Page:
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Well, they kept us waiting, but for my money the release of the long awaited FIFA 10 on the iPhone/Pod demonstrates merited confidence and a commitment to entering a market with a polished product. Despite its late arrival at the party, FIFA 10 does exactly what we were all expecting - it oozes class and delivers unrivalled depth. While it's by no means a perfect game, it muscles the competition off the ball with some ease.
Aesthetically, FIFA 10 on iPhone/iPod Touch is wrapped in an impressive skin of simple, quick-loading menus and is generally bright and pleasant to load up. The sound is good, with the commentary in particular standing head and shoulders above the attempts of its rivals. The in-game graphics are smooth, if a little lacking in wow-factor, especially when it comes to the player' faces, but at only a little over 60mb, it appears EA has gone for a sleek, bloat-free approach, which I feel is to be welcomed.
Although, as regular readers will know, I'm a fan of the way the iPhone/Pod gaming revolution has fed small publishers and first-time developers, when it comes to something like FIFA 10, it really is hard to beat the infrastructural advantage that EA bring with them. Not only do we get three excellent main game modes (Manager, Tournament and Be A Pro), but, of course, it comes replete with more licensed clubs, players and kit than you could shake a referee's assistant's flag at.
I found that the combinations all make good sense and while their mastery is a challenge, it wasn't long before I was using them confidently and productively.
What is more, in addition to the main modes, there is also a Training Mode and a Penalty Shootout competition, the first of which suggesting that FIFA 10 doesn't only offer depth in terms of its options, but that the gameplay has a fair amount to offer too. A read through the instruction screens and a few minutes of pitch time and, for me, that indication was indeed borne out. While they have opted for a fairly simple looking two button control scheme, EA have gone the route of assigning FIFA's more complex controls (lob control, one-two's, through-balls, skills, etc.) to a series of combinations which produce differing results depending on the order in which the buttons are pressed and the length for which they're held.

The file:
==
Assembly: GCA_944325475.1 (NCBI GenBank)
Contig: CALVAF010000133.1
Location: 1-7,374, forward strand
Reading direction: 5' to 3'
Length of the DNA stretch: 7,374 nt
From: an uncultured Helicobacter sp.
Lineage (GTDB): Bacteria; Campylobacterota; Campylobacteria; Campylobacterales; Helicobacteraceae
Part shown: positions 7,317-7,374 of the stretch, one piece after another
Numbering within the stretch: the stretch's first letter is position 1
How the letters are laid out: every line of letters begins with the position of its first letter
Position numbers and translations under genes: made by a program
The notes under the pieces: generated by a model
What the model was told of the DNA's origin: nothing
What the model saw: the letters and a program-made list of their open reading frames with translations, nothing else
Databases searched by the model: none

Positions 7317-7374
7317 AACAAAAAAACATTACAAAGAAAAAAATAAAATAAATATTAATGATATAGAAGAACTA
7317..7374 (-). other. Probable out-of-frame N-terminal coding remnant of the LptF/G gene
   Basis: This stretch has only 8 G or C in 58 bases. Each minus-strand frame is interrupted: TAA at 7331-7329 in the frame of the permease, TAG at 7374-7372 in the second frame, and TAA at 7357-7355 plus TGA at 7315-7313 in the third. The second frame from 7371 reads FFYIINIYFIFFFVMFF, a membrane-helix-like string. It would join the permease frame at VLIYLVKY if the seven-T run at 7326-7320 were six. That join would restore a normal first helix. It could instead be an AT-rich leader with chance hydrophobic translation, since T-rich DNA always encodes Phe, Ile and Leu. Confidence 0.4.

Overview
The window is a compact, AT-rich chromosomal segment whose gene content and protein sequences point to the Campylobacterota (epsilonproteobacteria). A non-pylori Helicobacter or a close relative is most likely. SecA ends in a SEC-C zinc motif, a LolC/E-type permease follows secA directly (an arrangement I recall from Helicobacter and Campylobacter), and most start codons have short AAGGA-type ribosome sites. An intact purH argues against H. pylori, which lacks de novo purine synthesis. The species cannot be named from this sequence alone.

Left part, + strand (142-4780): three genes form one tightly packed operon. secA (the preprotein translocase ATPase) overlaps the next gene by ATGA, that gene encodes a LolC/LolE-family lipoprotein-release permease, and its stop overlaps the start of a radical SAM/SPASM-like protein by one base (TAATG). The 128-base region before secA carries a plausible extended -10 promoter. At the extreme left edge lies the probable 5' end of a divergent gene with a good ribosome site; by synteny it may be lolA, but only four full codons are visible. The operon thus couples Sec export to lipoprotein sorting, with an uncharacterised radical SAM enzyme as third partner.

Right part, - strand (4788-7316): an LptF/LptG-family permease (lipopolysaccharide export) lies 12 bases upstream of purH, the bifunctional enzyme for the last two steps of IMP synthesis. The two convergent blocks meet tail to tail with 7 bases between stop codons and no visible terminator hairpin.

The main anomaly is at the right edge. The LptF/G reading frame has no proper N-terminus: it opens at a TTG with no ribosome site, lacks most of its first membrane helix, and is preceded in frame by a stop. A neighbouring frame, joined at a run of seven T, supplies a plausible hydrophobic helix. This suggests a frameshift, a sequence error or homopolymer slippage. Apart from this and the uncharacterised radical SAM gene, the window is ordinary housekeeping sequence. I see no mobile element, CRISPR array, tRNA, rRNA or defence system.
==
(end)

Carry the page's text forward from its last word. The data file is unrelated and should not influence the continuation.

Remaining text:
Now all that might sound a bit complex, but I found that the combinations all make good sense and while their mastery is a challenge, it wasn't long before I was using them confidently and productively. The far simpler matter of the directional controls, however, is a slightly different story.
I realise that there is precisely zero point in moaning on about virtual d-pads in games on a platform that has no physical buttons. They are not good, but if we want to have versions of major console titles, then there is in most cases going to be no other option. However, I couldn't help feeling that FIFA 10's default d-pad is a step backwards from what its two main rivals, Real Football 2010 and especially X2 Football 2009, offer.
I have big thumbs; I'm a big guy - uncompressed, my thumb is almost exactly an inch across, which is generally a pretty useful feature, but not so here. Not only is FIFA 10's d-pad fixed in one position, but it also has a pretty loose feel to it, both of which mean that while I'm trying to get a guy to run with the ball, my giant thumb is basically marauding all over the left hand side of screen covering stuff up.
Despite some quirks, FIFA is a really enjoyable game, which given some time and practice will yield an experience approaching the kind of thing I'm used to on a console.
Given this, and my fondness for bespoke control schemes, I was pleased to see an option for accelerometer control which allows you to tilt for movement and gives you a third button for sprinting. The pleasure of learning of its existence, however, was fairly short-lived as the scheme's lack of precision pretty quickly proved itself unviable.
So, I was back to thumb-blindness. Playing on, I found that my physical deformity combined with a noticeable drop in game speed from the standard console tempo, forced me to play in a different way. I struggled with anything approaching a running game and thus whipped-in crosses (one of my favourite FIFA weapons) had to give way to rapid passing and through-balls.
In addition, I find that the lack of precision in the controls, my thumb issue and a frustrating imbalance between the speed of players with and without the ball (something I also criticised X2 for) means that when defending, especially when kicking from left to right, it's easier to run out passed an approaching opposition striker and then turn and tackle him whilst coming back towards goal; which is weird.
However, despite some quirks, FIFA is a really enjoyable game, which given some time and practice will yield an experience approaching the kind of thing I'm used to on a console, at least in terms of intensity and immersion, if not panache and visual impact. There is as of yet no online mode, although one is apparently in the update pipeline. Given the quality of its rivals' multiplayer efforts, this is perhaps another example of a ‘wise wait'.
All in all, FIFA 10 is a solid release and definitely delivers the best available football experience on the platform, even if it does bring with it a few small frustrations. It is well worth getting now, but it's also clear there will be better to come.
With so many different perspectives it can be hard to know where to start - a little like walking into a crowded pub. Sorry about that.
But so far we've not found a way to streamline our review output - there's basically too much of it. So, rather than dilute things for newcomers we have decided to live with the hubbub while helping new readers find the columnists they will enjoy.
Our columnists each focus on a particular perspective and fall into one of the following types of gamers: